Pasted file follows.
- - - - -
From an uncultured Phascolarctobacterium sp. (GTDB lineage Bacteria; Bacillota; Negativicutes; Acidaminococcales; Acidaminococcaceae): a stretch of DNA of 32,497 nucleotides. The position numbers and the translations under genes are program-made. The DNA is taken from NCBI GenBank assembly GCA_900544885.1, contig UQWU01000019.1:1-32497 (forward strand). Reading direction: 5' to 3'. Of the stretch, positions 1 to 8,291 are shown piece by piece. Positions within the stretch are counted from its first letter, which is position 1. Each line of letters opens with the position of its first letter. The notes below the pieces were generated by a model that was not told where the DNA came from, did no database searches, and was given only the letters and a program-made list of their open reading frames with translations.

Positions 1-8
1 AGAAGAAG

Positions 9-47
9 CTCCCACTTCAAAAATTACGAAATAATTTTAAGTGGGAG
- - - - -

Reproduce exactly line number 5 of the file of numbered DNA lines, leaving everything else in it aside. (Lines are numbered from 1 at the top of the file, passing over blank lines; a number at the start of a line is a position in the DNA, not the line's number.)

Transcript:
9 CTCCCACTTCAAAAATTACGAAATAATTTTAAGTGGGAG